It was 1997, RU-486 wasn’t available, and the clinic told me that I would have to wait until I was eight weeks along to have a surgical abortion.
We did end up talking about it, A and I. We did lots of talking in the four weeks between when I found out I was pregnant and my appointment at the clinic. I had been unsure that I ever wanted to have a child but during that four weeks I realized that I did. Someday.
I had made the appointment for a Friday so that I would have the weekend to recover before going back to school. The clinic was 45 minutes away from where we lived and it was to be an all day affair. We arrived in the morning and were shuffled from room to room. I filled out endless amounts of paperwork, took a pregnancy test, had my blood type checked (they screwed it up*), saw a counselor, and had an ultrasound. Between each step we waited in rooms with other women who were either with a partner or friend. No one talked much or made eye contact.
A was in the room with me for the ultrasound. I asked to see it and the technician seemed a little uncomfortable. She left it up on the screen when she stepped out of the room for a moment. We both looked, A and I. The image was still and grainy.**
After hours of waiting and paperwork and testing and talking and somehow even more waiting they led me away from A and into the secure part of the clinic.
They took my vitals, gave me a key on a plastic bungee to put around my wrist like at a public pool and directed me to a bathroom with lockers. I took off my clothes, stowed them in the locker corresponding with my key, put on a hospital gown from the pile on the shelf and went to meet the nurse.
I was taken to a small room and given a sedative.
The nurse was kind, she stroked my forehead and said it would be okay. The doctor introduced himself but all I remember of him is how the powder from his gloves had collected in the creases of his hands which I noticed when he shook mine. I remember looking up at the ceiling and seeing fall leaves through a skylight, but I don’t think that’s right. I don’t think that’s a true memory because I think the room was in the basement. I don’t know if the doctor is a true memory either.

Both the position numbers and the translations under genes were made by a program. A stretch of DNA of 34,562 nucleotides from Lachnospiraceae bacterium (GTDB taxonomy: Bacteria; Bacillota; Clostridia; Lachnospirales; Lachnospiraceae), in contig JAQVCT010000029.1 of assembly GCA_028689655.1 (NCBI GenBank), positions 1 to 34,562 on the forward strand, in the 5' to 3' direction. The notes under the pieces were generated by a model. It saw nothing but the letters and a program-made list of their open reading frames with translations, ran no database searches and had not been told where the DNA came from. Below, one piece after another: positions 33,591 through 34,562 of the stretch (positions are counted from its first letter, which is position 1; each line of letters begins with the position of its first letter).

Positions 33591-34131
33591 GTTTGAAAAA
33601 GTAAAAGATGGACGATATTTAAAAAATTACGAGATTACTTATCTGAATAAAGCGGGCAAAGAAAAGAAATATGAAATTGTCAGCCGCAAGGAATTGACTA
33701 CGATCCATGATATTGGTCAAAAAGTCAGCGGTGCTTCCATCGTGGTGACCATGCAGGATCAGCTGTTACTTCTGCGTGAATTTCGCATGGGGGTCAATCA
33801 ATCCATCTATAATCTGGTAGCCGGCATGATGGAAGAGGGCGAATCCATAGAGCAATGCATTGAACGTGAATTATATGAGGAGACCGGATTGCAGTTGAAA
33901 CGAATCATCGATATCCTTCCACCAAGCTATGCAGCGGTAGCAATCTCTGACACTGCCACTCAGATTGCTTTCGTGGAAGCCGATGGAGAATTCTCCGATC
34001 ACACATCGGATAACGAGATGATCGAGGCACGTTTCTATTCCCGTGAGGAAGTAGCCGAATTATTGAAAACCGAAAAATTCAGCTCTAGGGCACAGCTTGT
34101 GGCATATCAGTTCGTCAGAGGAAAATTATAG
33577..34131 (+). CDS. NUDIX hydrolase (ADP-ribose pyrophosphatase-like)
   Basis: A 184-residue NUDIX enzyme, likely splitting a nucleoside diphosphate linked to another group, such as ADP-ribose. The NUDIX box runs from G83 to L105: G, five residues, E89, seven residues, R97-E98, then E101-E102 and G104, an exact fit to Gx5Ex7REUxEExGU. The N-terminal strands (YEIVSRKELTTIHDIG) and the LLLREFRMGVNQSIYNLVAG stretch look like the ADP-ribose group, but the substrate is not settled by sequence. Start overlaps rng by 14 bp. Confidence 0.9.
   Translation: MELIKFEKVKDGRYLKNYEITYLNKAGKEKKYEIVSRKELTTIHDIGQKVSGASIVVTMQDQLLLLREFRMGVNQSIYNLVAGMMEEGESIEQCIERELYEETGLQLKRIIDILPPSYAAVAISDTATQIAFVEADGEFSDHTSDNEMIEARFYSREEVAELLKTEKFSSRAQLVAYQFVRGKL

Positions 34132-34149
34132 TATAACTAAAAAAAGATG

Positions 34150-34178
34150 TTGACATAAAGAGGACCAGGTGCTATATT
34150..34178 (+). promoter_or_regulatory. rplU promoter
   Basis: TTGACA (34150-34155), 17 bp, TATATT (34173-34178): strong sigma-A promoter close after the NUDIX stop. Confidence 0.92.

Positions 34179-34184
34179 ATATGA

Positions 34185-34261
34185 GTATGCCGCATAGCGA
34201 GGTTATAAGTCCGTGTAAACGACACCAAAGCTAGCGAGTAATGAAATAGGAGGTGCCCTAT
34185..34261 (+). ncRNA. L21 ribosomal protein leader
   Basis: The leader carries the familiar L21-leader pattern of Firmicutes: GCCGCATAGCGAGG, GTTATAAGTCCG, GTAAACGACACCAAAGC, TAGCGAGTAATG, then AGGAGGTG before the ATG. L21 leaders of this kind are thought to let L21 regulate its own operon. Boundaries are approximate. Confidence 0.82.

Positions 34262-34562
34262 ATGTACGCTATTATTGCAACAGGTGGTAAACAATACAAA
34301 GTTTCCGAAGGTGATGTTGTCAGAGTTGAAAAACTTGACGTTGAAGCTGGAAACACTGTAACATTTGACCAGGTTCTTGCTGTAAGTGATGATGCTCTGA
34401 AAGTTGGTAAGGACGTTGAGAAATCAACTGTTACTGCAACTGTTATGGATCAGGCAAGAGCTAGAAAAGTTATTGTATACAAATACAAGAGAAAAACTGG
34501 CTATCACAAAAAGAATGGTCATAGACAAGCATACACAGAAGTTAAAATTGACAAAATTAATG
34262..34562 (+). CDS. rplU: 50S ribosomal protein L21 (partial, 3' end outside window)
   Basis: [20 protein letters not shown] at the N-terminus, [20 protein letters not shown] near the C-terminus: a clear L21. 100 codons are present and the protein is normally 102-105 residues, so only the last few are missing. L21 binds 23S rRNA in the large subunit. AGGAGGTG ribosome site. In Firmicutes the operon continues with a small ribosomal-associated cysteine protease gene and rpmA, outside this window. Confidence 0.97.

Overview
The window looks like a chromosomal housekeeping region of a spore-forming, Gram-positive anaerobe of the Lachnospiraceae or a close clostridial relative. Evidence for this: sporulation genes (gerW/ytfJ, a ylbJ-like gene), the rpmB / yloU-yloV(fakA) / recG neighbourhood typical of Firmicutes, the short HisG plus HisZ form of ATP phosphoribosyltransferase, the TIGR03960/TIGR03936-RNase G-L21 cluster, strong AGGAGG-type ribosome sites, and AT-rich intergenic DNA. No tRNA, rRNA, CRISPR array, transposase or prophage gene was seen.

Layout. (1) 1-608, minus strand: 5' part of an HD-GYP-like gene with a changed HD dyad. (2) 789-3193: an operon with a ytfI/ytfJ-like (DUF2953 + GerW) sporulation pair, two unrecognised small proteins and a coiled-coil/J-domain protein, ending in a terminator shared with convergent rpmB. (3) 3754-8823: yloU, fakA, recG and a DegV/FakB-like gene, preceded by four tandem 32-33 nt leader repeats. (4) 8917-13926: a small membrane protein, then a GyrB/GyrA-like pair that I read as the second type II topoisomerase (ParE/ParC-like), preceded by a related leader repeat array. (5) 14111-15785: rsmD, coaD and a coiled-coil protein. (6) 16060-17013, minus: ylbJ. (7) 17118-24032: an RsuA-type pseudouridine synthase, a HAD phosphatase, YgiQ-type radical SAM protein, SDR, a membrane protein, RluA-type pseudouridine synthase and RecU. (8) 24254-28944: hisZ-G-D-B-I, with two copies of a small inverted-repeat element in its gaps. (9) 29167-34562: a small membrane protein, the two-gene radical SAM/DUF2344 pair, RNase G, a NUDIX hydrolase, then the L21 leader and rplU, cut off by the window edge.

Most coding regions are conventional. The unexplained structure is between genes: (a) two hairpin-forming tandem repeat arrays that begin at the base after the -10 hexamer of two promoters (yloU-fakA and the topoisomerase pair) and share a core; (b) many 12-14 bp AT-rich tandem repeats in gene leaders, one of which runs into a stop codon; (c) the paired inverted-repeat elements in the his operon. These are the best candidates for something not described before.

I do know that I felt a pinch deep inside, and in that split second I thought I could still get up and leave and have it not happen. But I didn’t leave and then there was only the gentle hum of the machine.
When it was over the nurse lead me to a room full of reclining chairs set in a half circle facing a television playing an endless loop of aftercare instructions.
Upstairs everyone had been looking at everyone else out of the corners of their eyes. Down here women were looking at each other directly, telling their stories and asking questions. One woman talked about her young daughter and how she couldn’t possibly support another child.
The first time they had me get up to leave I nearly passed out in the bathroom. I tried to wipe the blood off but it just seemed like there was more where it came from no matter what I did. I started to get dizzy and then went for help soaking the tops of my socks in blood as I shuffled down the hall to the nurse’s station.
The second time I got up I felt much better and was able to get cleaned and dressed quickly. I met with a nurse about aftercare and birth control and then was brought out of the secure area. A was waiting for me on the front steps of the clinic smoking a cigarette. He drove us back to my mom’s house and we watched the movies we’d rented earlier in the week.
A and I were together for a little over a year all told. Approximately six months before and six months after the pregnancy, maybe a little more or less in either direction. He broke up with me and it was all the more painful because I had pictured having a child with him someday. We stayed in touch for a few years, he went into the marines and I went to college, and somewhere we lost touch.
There were times when I thought what if. Absolutely. I would sit in the tiny little one bedroom apartment that I loved in the shitty part of town and wonder for a moment where on earth I’d fit a child into my life. The answer was always no where.
Regret isn’t the word. Ambivalent relief is closer.
Eleven years after my first abortion, while I was pregnant with my son, A got back in touch through a mutual friend. He apologized for ‘making’ me have the abortion and for leaving. He said he thought we could have made it work and that he had made a mistake. We’ve been in touch regularly in the past eight years and our interactions are always positive. He has a four year old son with an ex girlfriend and his current girlfriend has two children. He’s a great guy and I value the relationship that we have.